By JOSEPH B. FRAZIER, Associated Press Writer


CAP-HAITIEN, Haiti – The cruise ships that came here twice a week haven’t for two decades.












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AP Photo

 

Neither have the Club Med tours that headed to the Citadelle, a hilltop fortress built by King Christopher 200 years ago, just after the French left. He never trusted them not to come back.


Cap-Haitien, Haiti’s second-largest city, has seen 20 years of slide through a dozen wobbly national governments.


Rebels who launched an uprising that ousted President Jean-Bertrand Aristide last month seized the northern city on Feb. 22 and made it their headquarters. The weeks of fighting left the city an armed camp — battered, partly burned and on edge.


It has been here since 1690, a proud port in the Caribbean. It survived pirates, the French, the Spanish and a U.S. occupation that lasted from 1915 to 1934. Now it is trying to survive Haiti.


Now a group of civic leaders are trying to sidestep the political polarity that has caused the recent problems and bring the city back to something of its former glory.


They have their hands full.


“I hope this time Haiti will take its destiny in its own hands and not wait for the white people to come here and say ‘shine my shoes,'” said hotel owner Walter Bussinius, a lifelong resident who brought the group together.


Pierre Richard Joseph, a businessman and consultant who helped form the group called the “Initiative Syndicate,” said the idea is to supplement, not replace, any government that comes to power and give this remote region, some 90 miles north of the capital of Port-au-Prince, some economic autonomy.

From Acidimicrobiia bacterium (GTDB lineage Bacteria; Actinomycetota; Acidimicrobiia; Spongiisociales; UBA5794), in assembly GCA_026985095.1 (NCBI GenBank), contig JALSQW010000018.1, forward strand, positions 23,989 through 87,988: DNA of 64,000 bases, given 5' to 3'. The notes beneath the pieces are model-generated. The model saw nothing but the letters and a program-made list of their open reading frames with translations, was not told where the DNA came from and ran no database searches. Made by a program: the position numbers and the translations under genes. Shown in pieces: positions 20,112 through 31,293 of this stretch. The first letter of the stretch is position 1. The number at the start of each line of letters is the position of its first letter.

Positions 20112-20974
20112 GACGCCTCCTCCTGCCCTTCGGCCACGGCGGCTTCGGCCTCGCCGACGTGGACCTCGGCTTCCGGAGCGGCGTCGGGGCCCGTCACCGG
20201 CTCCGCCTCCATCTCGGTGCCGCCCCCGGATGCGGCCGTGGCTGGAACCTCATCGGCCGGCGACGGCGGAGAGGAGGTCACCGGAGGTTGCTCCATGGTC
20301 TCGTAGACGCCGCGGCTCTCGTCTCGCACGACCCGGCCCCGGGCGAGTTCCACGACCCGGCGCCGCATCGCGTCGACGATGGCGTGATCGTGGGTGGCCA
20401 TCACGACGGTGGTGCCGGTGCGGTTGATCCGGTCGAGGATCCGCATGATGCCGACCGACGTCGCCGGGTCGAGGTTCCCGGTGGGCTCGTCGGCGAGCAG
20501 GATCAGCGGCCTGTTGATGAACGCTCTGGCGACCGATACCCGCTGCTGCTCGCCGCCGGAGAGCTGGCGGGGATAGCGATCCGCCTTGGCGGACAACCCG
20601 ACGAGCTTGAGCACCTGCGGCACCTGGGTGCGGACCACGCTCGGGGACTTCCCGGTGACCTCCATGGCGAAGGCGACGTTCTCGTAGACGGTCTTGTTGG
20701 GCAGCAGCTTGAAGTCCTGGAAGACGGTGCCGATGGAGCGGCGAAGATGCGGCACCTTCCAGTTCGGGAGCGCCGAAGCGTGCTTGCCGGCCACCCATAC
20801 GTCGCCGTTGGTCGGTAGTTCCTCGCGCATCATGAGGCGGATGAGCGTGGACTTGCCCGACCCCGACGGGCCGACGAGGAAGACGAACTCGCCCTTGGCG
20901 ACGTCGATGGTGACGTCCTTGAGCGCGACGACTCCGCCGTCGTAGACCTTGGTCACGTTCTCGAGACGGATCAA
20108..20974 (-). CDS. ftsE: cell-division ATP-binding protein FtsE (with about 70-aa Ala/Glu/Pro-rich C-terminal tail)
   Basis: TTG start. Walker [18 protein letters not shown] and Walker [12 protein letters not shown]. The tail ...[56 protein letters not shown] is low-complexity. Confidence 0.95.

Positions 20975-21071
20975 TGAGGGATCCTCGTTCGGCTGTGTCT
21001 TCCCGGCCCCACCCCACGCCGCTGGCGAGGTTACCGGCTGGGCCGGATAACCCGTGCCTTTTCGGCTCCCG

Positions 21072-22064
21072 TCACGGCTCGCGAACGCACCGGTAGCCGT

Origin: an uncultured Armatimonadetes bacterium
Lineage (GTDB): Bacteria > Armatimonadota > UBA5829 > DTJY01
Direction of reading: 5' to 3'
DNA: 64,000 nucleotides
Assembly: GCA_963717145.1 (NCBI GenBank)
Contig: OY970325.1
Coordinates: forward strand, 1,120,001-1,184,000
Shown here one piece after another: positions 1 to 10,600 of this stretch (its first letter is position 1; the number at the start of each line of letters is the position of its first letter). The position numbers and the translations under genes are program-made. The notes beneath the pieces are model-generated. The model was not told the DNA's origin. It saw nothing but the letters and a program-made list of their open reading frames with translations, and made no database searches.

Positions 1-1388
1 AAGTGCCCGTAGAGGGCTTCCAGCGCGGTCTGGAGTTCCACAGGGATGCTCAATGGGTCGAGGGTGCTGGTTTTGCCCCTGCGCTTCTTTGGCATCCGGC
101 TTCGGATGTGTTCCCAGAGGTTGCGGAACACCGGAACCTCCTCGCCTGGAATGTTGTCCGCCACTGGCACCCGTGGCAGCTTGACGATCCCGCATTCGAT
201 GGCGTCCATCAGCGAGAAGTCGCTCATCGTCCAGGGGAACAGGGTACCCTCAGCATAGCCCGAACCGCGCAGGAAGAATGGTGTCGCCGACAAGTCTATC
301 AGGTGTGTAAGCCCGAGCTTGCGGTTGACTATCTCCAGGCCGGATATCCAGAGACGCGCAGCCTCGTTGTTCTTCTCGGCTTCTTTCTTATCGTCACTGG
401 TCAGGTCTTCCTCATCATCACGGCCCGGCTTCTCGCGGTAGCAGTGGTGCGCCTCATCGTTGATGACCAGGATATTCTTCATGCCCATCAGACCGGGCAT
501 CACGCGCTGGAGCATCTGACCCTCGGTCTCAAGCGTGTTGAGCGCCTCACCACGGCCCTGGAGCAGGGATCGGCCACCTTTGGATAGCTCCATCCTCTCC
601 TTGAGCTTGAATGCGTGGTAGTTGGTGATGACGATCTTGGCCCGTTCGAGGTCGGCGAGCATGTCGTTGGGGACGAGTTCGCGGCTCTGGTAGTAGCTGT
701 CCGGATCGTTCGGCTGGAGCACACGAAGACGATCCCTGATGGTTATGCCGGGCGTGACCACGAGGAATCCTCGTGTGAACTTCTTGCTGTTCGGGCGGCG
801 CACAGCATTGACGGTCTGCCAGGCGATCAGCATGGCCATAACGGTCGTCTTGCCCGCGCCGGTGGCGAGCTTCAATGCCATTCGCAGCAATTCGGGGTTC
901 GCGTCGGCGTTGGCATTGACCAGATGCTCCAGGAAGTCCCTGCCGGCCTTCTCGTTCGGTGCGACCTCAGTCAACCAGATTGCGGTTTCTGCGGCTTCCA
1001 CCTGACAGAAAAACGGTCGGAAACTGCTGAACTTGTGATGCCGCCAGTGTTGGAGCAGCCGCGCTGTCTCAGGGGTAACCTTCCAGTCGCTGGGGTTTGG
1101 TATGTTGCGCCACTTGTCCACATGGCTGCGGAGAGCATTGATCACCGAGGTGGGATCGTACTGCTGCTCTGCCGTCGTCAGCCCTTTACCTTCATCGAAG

“We aren’t talking about political autonomy,” he said. “But if Cap-Haitien needs a gallon of gas or a sack of flour, we want that to be here. We don’t want to have to rely on them.”


“This will not depend on the president because the president we have today will not be the president we have tomorrow. We want to work with the government as an institution,” he added.


If the city doesn’t take matters into its own hands, he said, “We will wait many, many months for anything from Port-au-Prince.”


Cap-Haitien’s problems go beyond its outskirts. Until a few weeks ago cruise ships still came to Labadie, a postcard-perfect beach a few miles away, although the passengers didn’t always know where they were.


Employees at Labadie said ship visitors didn’t leave the beach compound and often weren’t even told they were in Haiti, but on an island.


“In the 1980s we were hit with what we call the 4-H disease,” said Moro Baruk, an artist in the tourist town of Jacmel on the south coast. “People saw Haiti as HIV (newsweb sites), hemophilia, heroin addiction and hurricanes. Add poverty and violence to that and who will come here?”


Cap-Haitien, meanwhile, has exploded from a city of 175,000 two decades ago to perhaps 750,000 today thanks to a flow of rural dwellers unable to make a living in the eroding countryside.


“Twenty years ago here it was paradise,” Bussinius said.






 



He said the committee will be approaching countries with ties to Haiti, a former French colony, for help but doesn’t want to be a nuisance. So far, they’ve received donations of a bulldozer, truck and scarce fuel since an initial meeting on Tuesday.

He said priorities include restoring the looted port and trashed airport, and establishing a radio education program about sanitation, health and other topics.

“We want to bring back potable water and open the schools,” he said. “They have been closed for about a month now.”